Have you wondered how to solo drive a power yacht? If you don’t know, then this guide will get you started in driving your new power (engine driven) yacht away from the dock, around the harbor, and returning it to the dock safely.
Understand the basics about yachts. Before you actually attempt to drive the yacht, sit in the cabin a few days and practice operating the marine radio and other communications and safety equipment.
Learn the proper radio frequencies for emergencies:
The International Distress frequency is 156.80Mhz
Coast Guard and Harbor Patrol 157.10Mhz
Ship to ship (calling frequency) 156.45Mhz
Ship to shore 156.70Mhz
Marine Operator (to make a phone call) 157.20Mhz.
These are just a few channels.— Check your area for the preferred channels in use. Your VHF radio has a range of more than and a cell phone won’t help much at sea.
Apply to the FCC (Federal Communications Commission) for your operator’s license, so you can operate the radios legally.
Anyone who operates a boat needs to receive their “Boating Safety I.D. Card and Certificate.” This can be done by taking a class from the U.S. Coastguard’s list of safety courses and passing the final exam.
Learn the yacht steering controls. Most will have a steering wheel and two throttles. These controls are required for sufficient steering of the boat. The steering wheel will not do a good job of steering at slow speeds in a tight harbor. The engines do most of the steering at slow speeds. The engines alone can steer your boat. For example, to make a left turn around in a tight area, advance the left throttle slowly while retarding the right throttle the same amount. This is called differential steering. If you do this properly you will make the turn without ever moving the boat forward or backward. Of course you will have to practice this for a long time to perfect it. In a car, you can idle the engine and hold the brake to stop. In a boat,you are always at the mercy of the wind and tide. The only way to hold your position is with differential steering with the engines at all times.
Don’t say left or right in a boat. The terms for the four directions are port, starboard, forward and aft.
Leave the dock. Think about your limits and don’t try to drive away in a yacht without the required crew members. Depending on the size of the yacht, it may require no crew members or several crew members. A yacht can be driven alone with the help of a dock hand to untie the yacht from the dock and also help when you return to the dock.
Learn about cruising. When you think you can control the boat, try cruising in a straight line.
Use partial throttle, equally on both engines, to cruise forward in a straight line.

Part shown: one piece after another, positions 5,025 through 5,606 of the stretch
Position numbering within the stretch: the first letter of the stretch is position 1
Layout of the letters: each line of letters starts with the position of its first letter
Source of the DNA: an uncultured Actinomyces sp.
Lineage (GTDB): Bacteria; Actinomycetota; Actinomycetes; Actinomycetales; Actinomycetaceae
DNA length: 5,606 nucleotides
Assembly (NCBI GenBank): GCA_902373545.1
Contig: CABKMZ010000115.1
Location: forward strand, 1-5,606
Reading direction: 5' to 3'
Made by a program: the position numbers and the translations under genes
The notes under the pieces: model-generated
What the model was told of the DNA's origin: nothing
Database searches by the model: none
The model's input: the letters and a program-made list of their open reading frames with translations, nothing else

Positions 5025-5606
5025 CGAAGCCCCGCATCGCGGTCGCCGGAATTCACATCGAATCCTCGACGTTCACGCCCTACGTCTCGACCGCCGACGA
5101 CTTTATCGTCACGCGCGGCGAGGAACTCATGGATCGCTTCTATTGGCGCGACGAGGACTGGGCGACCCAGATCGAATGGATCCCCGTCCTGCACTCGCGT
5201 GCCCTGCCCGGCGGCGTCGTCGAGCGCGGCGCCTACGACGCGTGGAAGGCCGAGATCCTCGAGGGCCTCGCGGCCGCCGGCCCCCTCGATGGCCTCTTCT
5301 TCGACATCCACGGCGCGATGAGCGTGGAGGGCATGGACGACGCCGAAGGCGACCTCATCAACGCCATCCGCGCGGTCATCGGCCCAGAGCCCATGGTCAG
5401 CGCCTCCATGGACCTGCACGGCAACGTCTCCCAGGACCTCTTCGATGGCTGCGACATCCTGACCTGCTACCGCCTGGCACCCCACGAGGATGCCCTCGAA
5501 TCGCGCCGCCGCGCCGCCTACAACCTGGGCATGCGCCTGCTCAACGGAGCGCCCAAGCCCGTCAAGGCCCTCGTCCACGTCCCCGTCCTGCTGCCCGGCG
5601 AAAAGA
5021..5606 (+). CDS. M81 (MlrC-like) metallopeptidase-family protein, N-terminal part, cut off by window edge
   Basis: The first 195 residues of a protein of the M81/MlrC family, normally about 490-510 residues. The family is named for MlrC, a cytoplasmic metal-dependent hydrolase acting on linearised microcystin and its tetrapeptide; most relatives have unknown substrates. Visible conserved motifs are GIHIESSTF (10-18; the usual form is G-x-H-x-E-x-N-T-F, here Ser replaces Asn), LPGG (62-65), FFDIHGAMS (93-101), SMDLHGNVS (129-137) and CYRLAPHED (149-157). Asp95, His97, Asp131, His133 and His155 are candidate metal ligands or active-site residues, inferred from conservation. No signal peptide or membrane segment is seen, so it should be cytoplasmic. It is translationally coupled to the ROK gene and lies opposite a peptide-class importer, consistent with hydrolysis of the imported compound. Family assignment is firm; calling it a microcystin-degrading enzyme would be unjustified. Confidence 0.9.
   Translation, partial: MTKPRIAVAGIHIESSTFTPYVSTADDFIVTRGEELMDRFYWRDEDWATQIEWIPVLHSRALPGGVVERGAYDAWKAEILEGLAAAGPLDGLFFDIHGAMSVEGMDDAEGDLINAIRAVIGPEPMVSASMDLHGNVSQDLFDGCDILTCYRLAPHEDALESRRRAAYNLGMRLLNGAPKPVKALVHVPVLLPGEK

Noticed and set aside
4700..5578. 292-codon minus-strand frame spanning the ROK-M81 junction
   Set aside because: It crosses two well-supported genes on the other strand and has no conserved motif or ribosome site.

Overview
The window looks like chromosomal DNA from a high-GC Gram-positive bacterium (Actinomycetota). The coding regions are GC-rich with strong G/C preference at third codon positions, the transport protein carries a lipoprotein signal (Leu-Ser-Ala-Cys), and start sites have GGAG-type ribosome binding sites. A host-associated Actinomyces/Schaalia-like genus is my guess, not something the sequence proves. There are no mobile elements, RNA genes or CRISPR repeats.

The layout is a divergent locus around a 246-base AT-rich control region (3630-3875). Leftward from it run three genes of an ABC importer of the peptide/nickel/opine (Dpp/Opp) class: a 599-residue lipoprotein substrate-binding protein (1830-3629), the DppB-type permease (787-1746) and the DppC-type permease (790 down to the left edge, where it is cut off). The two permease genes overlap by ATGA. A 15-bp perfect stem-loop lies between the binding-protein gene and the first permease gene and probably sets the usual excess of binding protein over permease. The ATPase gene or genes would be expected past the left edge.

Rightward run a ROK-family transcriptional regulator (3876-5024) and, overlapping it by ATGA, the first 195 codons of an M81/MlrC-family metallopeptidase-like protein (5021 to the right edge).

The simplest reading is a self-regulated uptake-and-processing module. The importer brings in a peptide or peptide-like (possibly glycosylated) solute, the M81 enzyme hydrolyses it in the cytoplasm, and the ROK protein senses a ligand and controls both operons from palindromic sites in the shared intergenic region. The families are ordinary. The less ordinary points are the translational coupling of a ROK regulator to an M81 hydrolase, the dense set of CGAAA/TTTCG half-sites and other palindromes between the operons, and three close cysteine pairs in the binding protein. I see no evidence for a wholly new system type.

Use the steering wheel while cruising for directional control.
If something gets in your way just reduce the throttles to slow down.
If you need to stop quicker, reverse both engines equally just enough to stop forward motion. This is where you may need to go to differential engines to hold position.
Return to the dock. Docking is the most difficult to master, and the most dangerous. A lot of damage will result if you do this wrong. Try to practice docking in a calm wind first. If you’re docking on the port side, try using the starboard engine forward and aft and repeat this maneuver. The boat should ease to port side slowly. This is where you really need a dock crew, especially in a little wind. Some yachts have side thrusters to help move the boat sideways. This will make docking a lot smoother.
Don’t try driving the yacht in a strong wind or as a beginner. Even a mild wind can cause loss of control and a bad crash into the yacht tied up to the dock next to you.
Practice moving the boat sideways using the differential steering method. Practice until you have full control of the position you want, not where the boat wants to go.
Remember, a power boat approaching on your right has the right-of-way. A sailboat, using sails (not power) always has the right-of-way in all situations. There are many more rules, so study boating rules before going out into a crowded harbor.
Practice the steering circles in an area with lots of room, near your docking area.
Most harbors have a speed limit of from 3 to 5 knots. The way to tell if you’re speeding is to look at your wake (a V shaped wave behind your boat). If you have a wake you’re too fast. That’s all the Harbor Patrol looks for to tell if you’re speeding. So, don’t open it up until you’re out of the harbor.
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